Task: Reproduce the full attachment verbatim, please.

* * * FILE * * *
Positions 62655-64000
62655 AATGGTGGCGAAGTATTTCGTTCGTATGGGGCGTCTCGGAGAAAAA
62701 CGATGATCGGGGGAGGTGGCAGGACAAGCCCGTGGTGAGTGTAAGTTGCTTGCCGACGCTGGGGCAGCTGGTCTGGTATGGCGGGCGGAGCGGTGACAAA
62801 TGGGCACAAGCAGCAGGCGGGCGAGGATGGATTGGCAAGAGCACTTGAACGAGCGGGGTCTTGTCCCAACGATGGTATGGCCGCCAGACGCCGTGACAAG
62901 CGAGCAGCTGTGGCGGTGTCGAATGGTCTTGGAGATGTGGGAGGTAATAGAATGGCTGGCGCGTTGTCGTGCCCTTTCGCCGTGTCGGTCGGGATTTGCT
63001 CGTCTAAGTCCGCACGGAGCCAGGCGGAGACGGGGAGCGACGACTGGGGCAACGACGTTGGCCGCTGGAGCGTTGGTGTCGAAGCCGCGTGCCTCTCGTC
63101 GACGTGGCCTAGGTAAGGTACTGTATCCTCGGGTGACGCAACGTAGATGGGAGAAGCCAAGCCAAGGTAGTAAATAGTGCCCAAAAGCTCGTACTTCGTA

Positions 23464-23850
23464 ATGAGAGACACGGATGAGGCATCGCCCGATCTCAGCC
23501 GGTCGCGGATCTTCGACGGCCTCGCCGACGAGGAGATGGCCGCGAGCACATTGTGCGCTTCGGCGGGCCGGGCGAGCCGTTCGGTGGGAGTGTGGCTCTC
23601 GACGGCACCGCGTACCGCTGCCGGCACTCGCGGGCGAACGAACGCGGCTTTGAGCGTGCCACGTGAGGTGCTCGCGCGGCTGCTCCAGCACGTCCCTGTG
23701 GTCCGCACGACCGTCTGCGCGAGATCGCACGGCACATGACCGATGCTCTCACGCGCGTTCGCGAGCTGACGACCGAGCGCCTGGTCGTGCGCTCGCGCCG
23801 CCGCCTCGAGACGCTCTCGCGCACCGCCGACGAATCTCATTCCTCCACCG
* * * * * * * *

Positions 62655-64000
62655 AATGGTGGCGAAGTATTTCGTTCGTATGGGGCGTCTCGGAGAAAAA
62701 CGATGATCGGGGGAGGTGGCAGGACAAGCCCGTGGTGAGTGTAAGTTGCTTGCCGACGCTGGGGCAGCTGGTCTGGTATGGCGGGCGGAGCGGTGACAAA
62801 TGGGCACAAGCAGCAGGCGGGCGAGGATGGATTGGCAAGAGCACTTGAACGAGCGGGGTCTTGTCCCAACGATGGTATGGCCGCCAGACGCCGTGACAAG
62901 CGAGCAGCTGTGGCGGTGTCGAATGGTCTTGGAGATGTGGGAGGTAATAGAATGGCTGGCGCGTTGTCGTGCCCTTTCGCCGTGTCGGTCGGGATTTGCT
63001 CGTCTAAGTCCGCACGGAGCCAGGCGGAGACGGGGAGCGACGACTGGGGCAACGACGTTGGCCGCTGGAGCGTTGGTGTCGAAGCCGCGTGCCTCTCGTC
63101 GACGTGGCCTAGGTAAGGTACTGTATCCTCGGGTGACGCAACGTAGATGGGAGAAGCCAAGCCAAGGTAGTAAATAGTGCCCAAAAGCTCGTACTTCGTA

Positions 23464-23850
23464 ATGAGAGACACGGATGAGGCATCGCCCGATCTCAGCC
23501 GGTCGCGGATCTTCGACGGCCTCGCCGACGAGGAGATGGCCGCGAGCACATTGTGCGCTTCGGCGGGCCGGGCGAGCCGTTCGGTGGGAGTGTGGCTCTC
23601 GACGGCACCGCGTACCGCTGCCGGCACTCGCGGGCGAACGAACGCGGCTTTGAGCGTGCCACGTGAGGTGCTCGCGCGGCTGCTCCAGCACGTCCCTGTG
23701 GTCCGCACGACCGTCTGCGCGAGATCGCACGGCACATGACCGATGCTCTCACGCGCGTTCGCGAGCTGACGACCGAGCGCCTGGTCGTGCGCTCGCGCCG
23801 CCGCCTCGAGACGCTCTCGCGCACCGCCGACGAATCTCATTCCTCCACCG